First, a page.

Dark side of the moon

The enjoyment I get out of Rogue-lites is the challenge, and the eventually overcoming of that challenge so when starting up a new game of Moonlighter and the game told me the recommended difficulty was hard, a wry smile crept over my face “I’m going to enjoy this” I thought to myself. The greatest achievements of games that want to be known for their high challenge level is that their difficult has to be fair.

I don’t mind constantly failing something if I know it’s completely my fault, if I got too greedy trying to do more damage instead of playing it safe, or diving into the unknown without being properly prepared. Next time I’ll be more prepared and my skill at the game will grow from it.

Unfortunately in some cases Moonlight isn’t very fair. The randomly generated nature of the dungeons mean that some rooms can be just down-right impossible to get through, like a room I encountered which was almost completely covered in poisonous goo and full of ranged enemies that covered the remaining safe floor in more poison, the doors locked and until the enemies are defeated you can’t access your inventory so I couldn’t equip more healing potions mid battle. Although that scenario didn’t happen often, it’s still very frustrating when it does and theirs nothing you could have done to stop it.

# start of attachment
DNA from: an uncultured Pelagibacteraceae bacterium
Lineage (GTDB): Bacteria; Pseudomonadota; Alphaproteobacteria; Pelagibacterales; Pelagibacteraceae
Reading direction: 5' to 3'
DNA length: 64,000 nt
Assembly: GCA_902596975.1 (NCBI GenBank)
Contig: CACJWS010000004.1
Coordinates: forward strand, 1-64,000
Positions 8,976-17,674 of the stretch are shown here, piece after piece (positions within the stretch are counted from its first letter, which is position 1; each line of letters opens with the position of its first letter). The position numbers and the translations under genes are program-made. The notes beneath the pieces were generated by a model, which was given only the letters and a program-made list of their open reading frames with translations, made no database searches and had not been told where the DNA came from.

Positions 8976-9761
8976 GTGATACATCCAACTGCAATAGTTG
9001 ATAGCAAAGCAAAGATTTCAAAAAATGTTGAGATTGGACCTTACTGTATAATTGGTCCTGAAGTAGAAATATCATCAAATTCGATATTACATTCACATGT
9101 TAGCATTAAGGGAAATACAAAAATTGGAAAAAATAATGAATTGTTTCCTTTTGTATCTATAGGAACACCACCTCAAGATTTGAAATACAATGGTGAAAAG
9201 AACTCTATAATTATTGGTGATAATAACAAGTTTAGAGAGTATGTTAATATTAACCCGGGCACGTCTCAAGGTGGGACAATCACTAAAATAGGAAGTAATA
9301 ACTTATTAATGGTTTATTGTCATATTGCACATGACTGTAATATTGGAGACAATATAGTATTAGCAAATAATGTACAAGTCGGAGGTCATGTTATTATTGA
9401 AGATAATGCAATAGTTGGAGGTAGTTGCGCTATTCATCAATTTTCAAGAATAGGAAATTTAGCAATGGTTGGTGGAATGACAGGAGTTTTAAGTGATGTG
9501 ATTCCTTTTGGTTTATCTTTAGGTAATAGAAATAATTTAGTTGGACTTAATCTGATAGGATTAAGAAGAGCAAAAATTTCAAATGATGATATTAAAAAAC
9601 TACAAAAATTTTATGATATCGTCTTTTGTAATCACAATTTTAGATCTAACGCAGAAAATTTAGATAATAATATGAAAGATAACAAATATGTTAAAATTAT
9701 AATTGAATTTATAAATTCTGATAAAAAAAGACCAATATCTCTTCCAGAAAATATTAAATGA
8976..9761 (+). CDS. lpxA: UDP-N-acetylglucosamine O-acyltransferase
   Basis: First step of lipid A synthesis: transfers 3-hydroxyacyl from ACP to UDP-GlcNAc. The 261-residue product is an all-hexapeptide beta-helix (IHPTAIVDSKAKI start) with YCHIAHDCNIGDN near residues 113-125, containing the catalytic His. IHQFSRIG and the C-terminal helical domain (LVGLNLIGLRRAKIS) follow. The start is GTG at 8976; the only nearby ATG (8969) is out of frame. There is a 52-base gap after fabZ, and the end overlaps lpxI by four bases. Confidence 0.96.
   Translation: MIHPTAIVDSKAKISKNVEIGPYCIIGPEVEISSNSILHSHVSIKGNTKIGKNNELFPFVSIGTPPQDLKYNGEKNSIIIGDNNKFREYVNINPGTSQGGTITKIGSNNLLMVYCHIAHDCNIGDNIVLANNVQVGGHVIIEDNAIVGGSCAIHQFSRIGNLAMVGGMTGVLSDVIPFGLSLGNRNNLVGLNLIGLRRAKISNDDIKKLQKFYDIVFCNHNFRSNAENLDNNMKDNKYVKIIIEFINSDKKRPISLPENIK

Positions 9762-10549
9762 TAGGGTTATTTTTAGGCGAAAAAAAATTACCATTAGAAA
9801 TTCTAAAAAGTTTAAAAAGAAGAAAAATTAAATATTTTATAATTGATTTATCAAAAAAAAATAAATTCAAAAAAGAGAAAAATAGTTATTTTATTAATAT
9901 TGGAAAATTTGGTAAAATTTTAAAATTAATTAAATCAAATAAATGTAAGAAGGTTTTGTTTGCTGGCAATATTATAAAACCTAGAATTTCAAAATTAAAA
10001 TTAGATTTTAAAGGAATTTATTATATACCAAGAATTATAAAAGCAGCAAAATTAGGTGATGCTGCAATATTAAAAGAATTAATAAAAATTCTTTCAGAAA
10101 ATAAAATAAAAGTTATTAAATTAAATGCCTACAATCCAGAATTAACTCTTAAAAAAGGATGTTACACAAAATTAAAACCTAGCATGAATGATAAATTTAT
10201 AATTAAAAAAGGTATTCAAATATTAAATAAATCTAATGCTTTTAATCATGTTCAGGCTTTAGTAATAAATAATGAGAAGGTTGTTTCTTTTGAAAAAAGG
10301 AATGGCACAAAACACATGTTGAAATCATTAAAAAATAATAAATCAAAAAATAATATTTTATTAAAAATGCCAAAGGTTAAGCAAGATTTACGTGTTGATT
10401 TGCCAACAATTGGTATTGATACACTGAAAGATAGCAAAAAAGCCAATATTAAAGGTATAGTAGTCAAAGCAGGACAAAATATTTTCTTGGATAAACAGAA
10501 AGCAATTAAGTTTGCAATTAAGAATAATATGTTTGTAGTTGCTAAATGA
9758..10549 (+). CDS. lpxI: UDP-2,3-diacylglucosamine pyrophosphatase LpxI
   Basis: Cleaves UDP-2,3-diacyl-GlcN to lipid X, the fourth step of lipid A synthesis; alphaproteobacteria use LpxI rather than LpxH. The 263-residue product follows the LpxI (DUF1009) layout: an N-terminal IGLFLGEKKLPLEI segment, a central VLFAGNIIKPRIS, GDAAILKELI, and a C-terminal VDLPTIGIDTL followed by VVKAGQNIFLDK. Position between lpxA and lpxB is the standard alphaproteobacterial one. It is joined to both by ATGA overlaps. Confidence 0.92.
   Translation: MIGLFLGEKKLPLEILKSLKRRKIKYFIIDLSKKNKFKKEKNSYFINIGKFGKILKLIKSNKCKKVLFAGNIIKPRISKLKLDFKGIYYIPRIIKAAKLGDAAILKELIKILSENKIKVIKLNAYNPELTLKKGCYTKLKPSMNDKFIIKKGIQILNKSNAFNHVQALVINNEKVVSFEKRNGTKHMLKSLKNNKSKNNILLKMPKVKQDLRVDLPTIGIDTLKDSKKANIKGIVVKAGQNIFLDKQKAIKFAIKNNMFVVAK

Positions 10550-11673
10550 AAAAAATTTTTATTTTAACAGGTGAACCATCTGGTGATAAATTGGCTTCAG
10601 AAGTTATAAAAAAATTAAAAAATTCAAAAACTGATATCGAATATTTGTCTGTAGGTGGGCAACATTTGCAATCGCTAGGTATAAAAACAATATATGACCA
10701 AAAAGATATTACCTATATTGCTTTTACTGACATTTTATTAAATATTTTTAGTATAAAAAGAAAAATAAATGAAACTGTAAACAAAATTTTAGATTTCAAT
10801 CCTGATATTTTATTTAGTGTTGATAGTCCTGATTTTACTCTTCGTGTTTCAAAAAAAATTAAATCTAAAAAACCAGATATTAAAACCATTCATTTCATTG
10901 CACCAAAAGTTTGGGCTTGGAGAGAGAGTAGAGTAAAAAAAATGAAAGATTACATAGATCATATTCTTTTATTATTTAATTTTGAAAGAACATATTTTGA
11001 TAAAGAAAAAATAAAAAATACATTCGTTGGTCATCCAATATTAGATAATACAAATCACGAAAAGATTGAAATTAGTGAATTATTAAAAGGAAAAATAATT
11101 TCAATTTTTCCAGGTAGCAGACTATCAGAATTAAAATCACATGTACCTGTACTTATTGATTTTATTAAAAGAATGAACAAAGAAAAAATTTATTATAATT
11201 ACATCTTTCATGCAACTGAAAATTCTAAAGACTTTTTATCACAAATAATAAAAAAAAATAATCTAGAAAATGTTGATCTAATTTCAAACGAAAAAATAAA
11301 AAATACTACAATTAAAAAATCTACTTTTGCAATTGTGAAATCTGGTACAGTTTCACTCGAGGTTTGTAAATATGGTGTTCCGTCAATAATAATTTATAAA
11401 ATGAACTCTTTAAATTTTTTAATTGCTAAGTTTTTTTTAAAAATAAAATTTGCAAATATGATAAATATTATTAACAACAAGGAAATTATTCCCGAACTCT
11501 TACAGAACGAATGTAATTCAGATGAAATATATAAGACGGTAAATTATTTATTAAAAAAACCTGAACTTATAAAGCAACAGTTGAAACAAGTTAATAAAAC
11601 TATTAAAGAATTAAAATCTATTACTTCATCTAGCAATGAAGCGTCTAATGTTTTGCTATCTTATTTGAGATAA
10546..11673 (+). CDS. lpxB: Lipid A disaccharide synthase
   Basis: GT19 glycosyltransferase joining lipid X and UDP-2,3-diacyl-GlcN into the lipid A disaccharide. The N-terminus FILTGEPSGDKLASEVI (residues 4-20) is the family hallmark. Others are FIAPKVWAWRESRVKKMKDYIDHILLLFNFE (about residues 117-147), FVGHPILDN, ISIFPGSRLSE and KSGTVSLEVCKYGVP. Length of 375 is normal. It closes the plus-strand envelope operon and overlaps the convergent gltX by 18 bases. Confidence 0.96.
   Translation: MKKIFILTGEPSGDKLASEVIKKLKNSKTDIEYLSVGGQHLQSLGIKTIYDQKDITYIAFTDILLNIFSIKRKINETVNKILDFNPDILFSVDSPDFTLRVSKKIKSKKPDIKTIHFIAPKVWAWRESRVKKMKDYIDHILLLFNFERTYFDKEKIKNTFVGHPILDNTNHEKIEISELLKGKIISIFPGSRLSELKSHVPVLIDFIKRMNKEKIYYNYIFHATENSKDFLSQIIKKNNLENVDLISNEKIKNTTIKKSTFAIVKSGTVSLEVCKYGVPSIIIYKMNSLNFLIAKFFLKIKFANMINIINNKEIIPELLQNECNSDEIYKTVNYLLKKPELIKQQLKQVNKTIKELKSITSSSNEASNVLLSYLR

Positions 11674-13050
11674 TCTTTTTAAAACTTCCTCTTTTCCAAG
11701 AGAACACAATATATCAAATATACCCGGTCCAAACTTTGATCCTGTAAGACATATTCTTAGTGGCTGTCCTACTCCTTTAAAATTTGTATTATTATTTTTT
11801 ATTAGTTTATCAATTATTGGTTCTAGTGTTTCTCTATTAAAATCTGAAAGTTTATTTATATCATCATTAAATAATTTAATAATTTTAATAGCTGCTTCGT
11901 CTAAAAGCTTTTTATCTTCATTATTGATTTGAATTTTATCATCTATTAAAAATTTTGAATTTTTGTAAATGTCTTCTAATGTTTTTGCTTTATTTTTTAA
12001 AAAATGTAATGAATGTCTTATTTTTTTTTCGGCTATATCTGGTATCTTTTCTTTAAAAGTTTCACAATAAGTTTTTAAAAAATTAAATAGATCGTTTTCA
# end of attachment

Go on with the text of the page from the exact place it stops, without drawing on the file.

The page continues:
Nigh impossible rooms aside the other way Moonlight is artificially difficult is the plethora of bugs it has too offer particularly in the second dungeon.

These can range from slightly annoying; enemy drops randomly flying off the screen before you can pick them up and running through a door only to miss the door and disappear of screen. Too damn right frustrating, enemies attacks clipping you through geometry that you get then get stuck in and shot to death. Or opening a chest and have the game freeze when opening a chest, forcing you to amulet back home. Even more frustrating when you’ve just spent all your gold on upgrades and don’t have enough money to use said amulet.


Overall, despite it’s flaws, Moonlighter is a fun game. It may not be up there with the best Rogue-lites but it’s heavy Zelda comparisons and shop-keeping gimmick is sure to charm a lot of people, it certainly hooked me.
If you’re looking for a traditional, fast paced, tightly controlled Rogue-lite I’d steer clear, but if you’re after a new top down Zelda game with less story and more shop keeping, this is the title for you.

Verdict  – would have been a solid
4 if not for those pesky bugs!